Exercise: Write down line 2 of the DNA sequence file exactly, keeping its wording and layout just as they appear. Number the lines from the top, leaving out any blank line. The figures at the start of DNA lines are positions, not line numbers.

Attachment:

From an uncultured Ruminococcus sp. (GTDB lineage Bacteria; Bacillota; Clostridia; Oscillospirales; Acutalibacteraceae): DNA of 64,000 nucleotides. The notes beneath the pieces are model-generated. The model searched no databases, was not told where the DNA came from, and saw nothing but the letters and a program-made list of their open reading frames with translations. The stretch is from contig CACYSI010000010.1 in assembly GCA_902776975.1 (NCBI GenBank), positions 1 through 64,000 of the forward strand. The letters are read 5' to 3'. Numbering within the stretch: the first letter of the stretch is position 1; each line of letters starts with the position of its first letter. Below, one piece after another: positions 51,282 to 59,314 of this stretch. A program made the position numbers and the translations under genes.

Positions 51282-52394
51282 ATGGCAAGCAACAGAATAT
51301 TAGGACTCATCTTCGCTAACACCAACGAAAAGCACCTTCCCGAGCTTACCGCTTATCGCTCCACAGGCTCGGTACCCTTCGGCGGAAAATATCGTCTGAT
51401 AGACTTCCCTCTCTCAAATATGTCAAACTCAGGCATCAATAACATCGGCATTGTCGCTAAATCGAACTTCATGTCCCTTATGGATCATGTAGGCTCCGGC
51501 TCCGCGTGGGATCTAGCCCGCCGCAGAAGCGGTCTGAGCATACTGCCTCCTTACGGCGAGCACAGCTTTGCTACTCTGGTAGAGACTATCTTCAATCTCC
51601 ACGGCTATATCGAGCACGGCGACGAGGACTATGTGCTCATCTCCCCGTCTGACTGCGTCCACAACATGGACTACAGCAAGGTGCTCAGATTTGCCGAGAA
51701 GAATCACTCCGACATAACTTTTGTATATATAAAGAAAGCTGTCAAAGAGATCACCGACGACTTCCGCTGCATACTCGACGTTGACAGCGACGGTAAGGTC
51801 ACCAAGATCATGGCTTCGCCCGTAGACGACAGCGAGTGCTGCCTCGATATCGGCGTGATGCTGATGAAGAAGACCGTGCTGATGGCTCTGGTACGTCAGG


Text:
Positions 51282-52394